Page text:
Volunteering opportunities (Last updated 27/3/21)

All the text below is subject to the caveats on the site home page about covid-19.

All work done at Pepper Wood is voluntary, and the more volunteers we have, the more we can do.  The best way to get involved is simply to turn up on Wednesday or Sunday at about 9:45. Wear clothes which won't mind  mud and thorns, and shoes that will protect your feet from rough ground and carelessly dropped pieces of cake. Gloves and all tools are supplied.  If you have questions that are not answered on this website, contact Hugh Jenkins ( current group chairman ) on 0787 575 6698. Email: jenkinhp@gmail.com

There is no membership system, and we make no assumptions as to how often people can work with us. A lot of new volunteers make apologies for not being able to come every week. This is unnecessary. All volunteers are valued, whether they are able to come every week, once a month, or a couple of times a year. They all help.

That said, it is now a requirement that all volunteers are registered with the Woodland Trust National Volunteering Unit. This is a sensible idea, as it ensures that they are covered by the the Trust's accident insurance. Fortunately nobody has had to make a claim. We generally allow prospective volunteers to attend a no-obligation work party to see whether they like what we do. Only after that do we beset them with forms.

We welcome volunteers of all ages, although we should make it clear that persons under eighteen need to be accompanied by a responsible adult.  Younger children can do useful work at the wood, but need parental supervision.  We are particularly pleased to welcome participants in the Duke of Edinburgh scheme.

Some of the work done at the wood is strenuous, but most of it is well within the compass of anybody who can handle the coarser elements of gardening.

The work of the wood falls into two main elements: Coppicing, which lasts from September to April, and path maintenance, running from May to August.

Coppicing consists of cutting down everything in an area of roughly half a hectare.  Everything, that is, except about sixteen selected oaks, and less common trees such as crab apple and wild service. This is done with saws and loppers. The felled material is then trimmed with billhooks and axes and stacked for future sale as bean poles, hedging stakes, and other garden products. Some of it is sawn into short billets for later conversion to charcoal. At the end of the operation, the area is fenced to keep out the deer, and left to regenerate for eight years.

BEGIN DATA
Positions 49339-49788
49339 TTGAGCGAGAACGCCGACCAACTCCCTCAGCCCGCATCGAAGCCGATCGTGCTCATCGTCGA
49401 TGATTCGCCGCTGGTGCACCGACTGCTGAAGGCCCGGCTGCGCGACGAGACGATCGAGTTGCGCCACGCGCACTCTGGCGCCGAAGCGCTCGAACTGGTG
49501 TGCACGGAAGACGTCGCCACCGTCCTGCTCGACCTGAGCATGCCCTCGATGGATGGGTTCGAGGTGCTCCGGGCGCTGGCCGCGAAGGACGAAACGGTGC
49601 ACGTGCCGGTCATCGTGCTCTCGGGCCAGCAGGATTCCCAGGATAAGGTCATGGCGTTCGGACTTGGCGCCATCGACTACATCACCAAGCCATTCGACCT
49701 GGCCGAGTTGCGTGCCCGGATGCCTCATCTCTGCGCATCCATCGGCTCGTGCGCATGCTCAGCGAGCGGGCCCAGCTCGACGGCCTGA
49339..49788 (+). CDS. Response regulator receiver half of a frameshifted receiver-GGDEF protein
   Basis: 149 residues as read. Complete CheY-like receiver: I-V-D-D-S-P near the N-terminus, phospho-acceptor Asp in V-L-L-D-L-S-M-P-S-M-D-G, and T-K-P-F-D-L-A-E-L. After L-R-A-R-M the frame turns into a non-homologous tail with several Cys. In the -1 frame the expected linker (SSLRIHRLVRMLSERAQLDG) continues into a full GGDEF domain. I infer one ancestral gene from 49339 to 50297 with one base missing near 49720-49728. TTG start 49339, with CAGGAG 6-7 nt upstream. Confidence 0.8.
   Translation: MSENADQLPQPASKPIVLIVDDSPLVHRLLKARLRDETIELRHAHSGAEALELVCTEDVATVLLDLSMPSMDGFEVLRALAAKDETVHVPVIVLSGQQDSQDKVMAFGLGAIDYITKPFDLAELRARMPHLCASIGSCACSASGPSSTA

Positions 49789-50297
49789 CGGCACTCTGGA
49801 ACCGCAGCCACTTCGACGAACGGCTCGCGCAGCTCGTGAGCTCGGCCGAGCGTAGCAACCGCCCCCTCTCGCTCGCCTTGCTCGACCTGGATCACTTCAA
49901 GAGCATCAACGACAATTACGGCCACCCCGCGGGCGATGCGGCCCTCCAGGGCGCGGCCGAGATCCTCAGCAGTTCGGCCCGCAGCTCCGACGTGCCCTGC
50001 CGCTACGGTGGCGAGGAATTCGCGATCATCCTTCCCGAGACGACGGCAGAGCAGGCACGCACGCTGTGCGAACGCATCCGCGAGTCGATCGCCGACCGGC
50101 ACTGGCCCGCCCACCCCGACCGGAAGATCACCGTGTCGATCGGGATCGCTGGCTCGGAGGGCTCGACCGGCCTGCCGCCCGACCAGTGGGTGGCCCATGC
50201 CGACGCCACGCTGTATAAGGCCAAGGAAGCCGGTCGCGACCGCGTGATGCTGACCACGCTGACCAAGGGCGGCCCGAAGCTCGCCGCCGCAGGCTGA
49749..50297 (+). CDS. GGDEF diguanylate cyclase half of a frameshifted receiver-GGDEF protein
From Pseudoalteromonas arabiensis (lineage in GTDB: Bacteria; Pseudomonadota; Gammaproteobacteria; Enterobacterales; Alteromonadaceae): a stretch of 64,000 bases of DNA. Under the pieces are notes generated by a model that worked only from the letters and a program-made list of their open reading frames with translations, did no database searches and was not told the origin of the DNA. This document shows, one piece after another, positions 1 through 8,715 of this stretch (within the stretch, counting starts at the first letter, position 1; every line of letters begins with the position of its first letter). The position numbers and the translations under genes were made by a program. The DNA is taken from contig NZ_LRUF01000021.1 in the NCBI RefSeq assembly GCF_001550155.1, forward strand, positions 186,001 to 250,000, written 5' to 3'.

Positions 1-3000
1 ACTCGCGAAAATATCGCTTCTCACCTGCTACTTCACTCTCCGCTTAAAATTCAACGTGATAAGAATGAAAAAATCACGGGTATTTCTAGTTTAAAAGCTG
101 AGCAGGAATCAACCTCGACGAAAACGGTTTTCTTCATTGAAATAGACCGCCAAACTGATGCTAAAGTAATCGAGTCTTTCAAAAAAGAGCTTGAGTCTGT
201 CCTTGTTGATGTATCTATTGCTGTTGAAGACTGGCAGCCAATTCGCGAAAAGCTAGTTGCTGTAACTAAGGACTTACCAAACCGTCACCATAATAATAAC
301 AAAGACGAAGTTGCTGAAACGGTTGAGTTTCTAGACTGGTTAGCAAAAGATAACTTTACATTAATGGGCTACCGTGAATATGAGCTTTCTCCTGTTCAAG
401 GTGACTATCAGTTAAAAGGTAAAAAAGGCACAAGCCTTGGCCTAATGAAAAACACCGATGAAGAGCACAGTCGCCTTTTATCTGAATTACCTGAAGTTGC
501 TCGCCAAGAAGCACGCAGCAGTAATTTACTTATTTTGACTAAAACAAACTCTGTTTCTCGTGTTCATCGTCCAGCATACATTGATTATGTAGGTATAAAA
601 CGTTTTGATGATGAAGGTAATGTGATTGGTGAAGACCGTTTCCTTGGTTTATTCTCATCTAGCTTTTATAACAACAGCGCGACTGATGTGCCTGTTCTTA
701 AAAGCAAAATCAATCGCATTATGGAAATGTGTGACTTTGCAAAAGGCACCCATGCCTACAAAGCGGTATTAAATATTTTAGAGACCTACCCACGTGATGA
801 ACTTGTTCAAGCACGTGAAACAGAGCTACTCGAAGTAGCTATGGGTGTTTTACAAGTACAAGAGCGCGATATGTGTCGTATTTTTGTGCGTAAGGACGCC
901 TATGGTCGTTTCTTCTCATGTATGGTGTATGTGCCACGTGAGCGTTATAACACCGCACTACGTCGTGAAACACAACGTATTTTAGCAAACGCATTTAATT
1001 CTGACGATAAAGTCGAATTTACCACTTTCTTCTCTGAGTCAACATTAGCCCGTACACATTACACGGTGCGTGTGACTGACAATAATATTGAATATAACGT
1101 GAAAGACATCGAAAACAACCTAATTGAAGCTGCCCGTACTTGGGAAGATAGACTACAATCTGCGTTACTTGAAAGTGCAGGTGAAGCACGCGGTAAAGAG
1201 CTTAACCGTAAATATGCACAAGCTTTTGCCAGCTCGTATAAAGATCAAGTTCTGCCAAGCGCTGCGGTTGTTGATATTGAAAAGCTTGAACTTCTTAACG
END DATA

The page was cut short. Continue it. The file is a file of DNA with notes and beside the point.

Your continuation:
Path maintenance is quite a varied operation. Trees grow quite fast, and are constantly cut back to stop them blocking the paths. There are several areas along the paths which are regularly cleared to allow flowers and less vigorous plants to grow - usually tackled with slashers and sickles. Barriers are maintained to control access to most of the path system, as horses and quad-bikes can soon render a muddy path impassable. Barrier maintenance is a green woodwork job, involving axes, drawknives, brute force and ignorance. Mud is a constant problem, and we are attacking this by laying granite chippings over a permeable membrane, kept in place with poles and pegs. The main jobs are shovelling stone and banging in pegs with a blodger ( a rustic mallet carved out of a log ).

Other jobs include charcoal burning. This is done one or twice a year, usually just after the coppice has been fenced, which means late Spring or early Summer.

By the time coppicing is completed, a large pile of billets will have accumulated, sawn from stems that cannot be used for other saleable produce. These are very carefully stacked in a large steel kiln. A fire is started underneath the stack, and is allowed to burn naturally until the whole mass is well alight. At that point, the lid of the kiln is closed, and air is gradually excluded from the fire, from which point the wood is basically cooked ( or pyrolised ) rather than burnt. Eventually all the air vents are closed, and the kiln left to cool down.

Once cool, the kiln is opened, and the charcoal shovelled out, graded and bagged. Needless to say, this is an exceedingly dirty operation! The whole process takes at least two days, and is quite a social occasion. Until emptied, the kiln needs constant attention, and becomes the centre of much al fresco eating and drinking. Charcoal burning is guaranteed fun for anybody with pyromanic tendencies.

Green woodworking: Whilst we do not offer courses in this, the wood is a good place to learn and get practice. 

As a volunteer you will have access to a very wide range of hand tools, including some of which you may never have heard, and to some rather larger facilities such as a pole lathe and shave horses. Many of the present volunteer force are skilled in using them, and are only too pleased to pass on their knowledge - we just don't charge for doing so. And of course the availability of materials is effectively infinite.